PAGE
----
It is commonly known that feystones are created by the fey, a marvelously magical race living deep within Wyrdeep Forest. They leave their wooded home only rarely, but those who live closest to the Wyrdeep avoid feystone for fear of attracting fey attention. The man foolish enough to enter Wyrdeep and unlucky enough to encounter one of the fey may be blessed or cursed at a whim, helpless in a place where no magic save that of the fey works reliably and where time itself may be twisted to seal his fate. Those who venture in and avoid fey attention are sometimes lucky enough to find feystones lying upon the ground. Some call this the blessing of the fey upon a good soul, for those who enter from desperation instead of greed seem more likely to emerge again. Some others believe the fey bless none but their own and say that bad luck follows their stones.

Because most people avoid the Wyrdeep, it would seem as if feystone should be far more rare than it is, but there is another source. Feystone can often be found in the possession of orcs, trolls, and other bestial yet intelligent creatures that roam through the wilderness surrounding the elven city-states. Why this should be, not even the orcs or trolls can say -- even under torture, they shake their heads dumbly or say, “I found it on the ground.” Considering the vast amount of feystone recovered from such creatures, it seems as though there must be a hidden lode somewhere, but no research of this kind has ever borne fruit. Even to the scholars of Ta’Illistim, the surfeit of feystone so far from its only known source is a great mystery.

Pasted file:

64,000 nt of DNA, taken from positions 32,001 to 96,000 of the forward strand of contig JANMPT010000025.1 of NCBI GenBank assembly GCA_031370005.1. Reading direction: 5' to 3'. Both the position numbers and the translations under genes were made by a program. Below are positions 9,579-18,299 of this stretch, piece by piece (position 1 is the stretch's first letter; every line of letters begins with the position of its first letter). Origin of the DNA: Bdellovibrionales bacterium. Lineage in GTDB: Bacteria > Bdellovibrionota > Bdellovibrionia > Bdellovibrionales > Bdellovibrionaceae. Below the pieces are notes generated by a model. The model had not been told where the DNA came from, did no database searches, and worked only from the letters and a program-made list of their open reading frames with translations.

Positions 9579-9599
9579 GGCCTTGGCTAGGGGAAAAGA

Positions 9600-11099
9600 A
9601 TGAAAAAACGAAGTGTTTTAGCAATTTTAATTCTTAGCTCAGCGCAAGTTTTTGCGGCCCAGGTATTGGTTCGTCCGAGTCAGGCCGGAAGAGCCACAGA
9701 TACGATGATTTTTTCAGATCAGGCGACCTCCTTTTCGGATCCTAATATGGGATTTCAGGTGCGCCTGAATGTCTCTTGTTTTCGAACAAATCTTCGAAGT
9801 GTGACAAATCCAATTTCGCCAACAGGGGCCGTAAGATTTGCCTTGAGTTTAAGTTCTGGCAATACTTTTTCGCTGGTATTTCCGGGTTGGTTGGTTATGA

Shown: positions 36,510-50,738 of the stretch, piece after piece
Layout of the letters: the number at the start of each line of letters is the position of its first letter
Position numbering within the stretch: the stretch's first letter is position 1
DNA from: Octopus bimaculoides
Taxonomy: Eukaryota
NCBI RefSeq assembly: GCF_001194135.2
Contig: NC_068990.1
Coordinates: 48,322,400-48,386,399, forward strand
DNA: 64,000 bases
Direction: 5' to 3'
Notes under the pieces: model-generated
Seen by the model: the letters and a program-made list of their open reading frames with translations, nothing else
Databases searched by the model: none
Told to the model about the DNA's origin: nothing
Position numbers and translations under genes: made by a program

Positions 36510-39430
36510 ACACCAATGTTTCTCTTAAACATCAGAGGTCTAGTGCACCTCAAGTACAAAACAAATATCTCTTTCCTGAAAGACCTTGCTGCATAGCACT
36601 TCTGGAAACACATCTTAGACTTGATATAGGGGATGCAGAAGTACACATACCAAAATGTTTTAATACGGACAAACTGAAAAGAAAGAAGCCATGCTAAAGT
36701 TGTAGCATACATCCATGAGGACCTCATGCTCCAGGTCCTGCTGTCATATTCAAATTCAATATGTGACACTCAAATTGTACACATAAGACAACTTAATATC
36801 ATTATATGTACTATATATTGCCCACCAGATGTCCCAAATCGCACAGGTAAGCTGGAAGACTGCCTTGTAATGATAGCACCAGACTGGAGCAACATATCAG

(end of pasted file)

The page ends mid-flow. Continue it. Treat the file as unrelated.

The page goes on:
Lore: Most jewelers will not facet a feystone because of the great difficulty involved in doing so. It is safe to reshape the outermost layer and the vaalin-flecked layer, but even the lightest scratch along the reflective layer will cause the feystone to be ruined, for its glow will die and the rest of the stone will turn opaque grey.

Because of the fragility of the stone, feystone is most often worn in earrings, pendants, ferronierres, or other protected pieces of jewelry; rings, bracelets, and anklets rarely last intact beyond a month or so. This led to a rather odd insult in Ta'Vaalor; if a Vaalorian says "That man would put feystone on his armor" or "That man would put feystone on his shield," then it means that the person in question is a fool with little to no combat experience.

Feystone produces odd, chaotic effects when mingled with spirit magics. As a result, few practitioners of such magic are willing to wear the jewel, not wishing to offend the greater or lesser spirits with a feystone-twisted spell. There are two exceptions, however: Wendwillow gnomes and worshippers of Zelia. Both appreciate feystone because they delight in the peculiar distortions that it causes. Aside from the spiritual distortions, feystone is inert to the three spheres of magic known to Elanthia.

Value: Extraordinarily rare.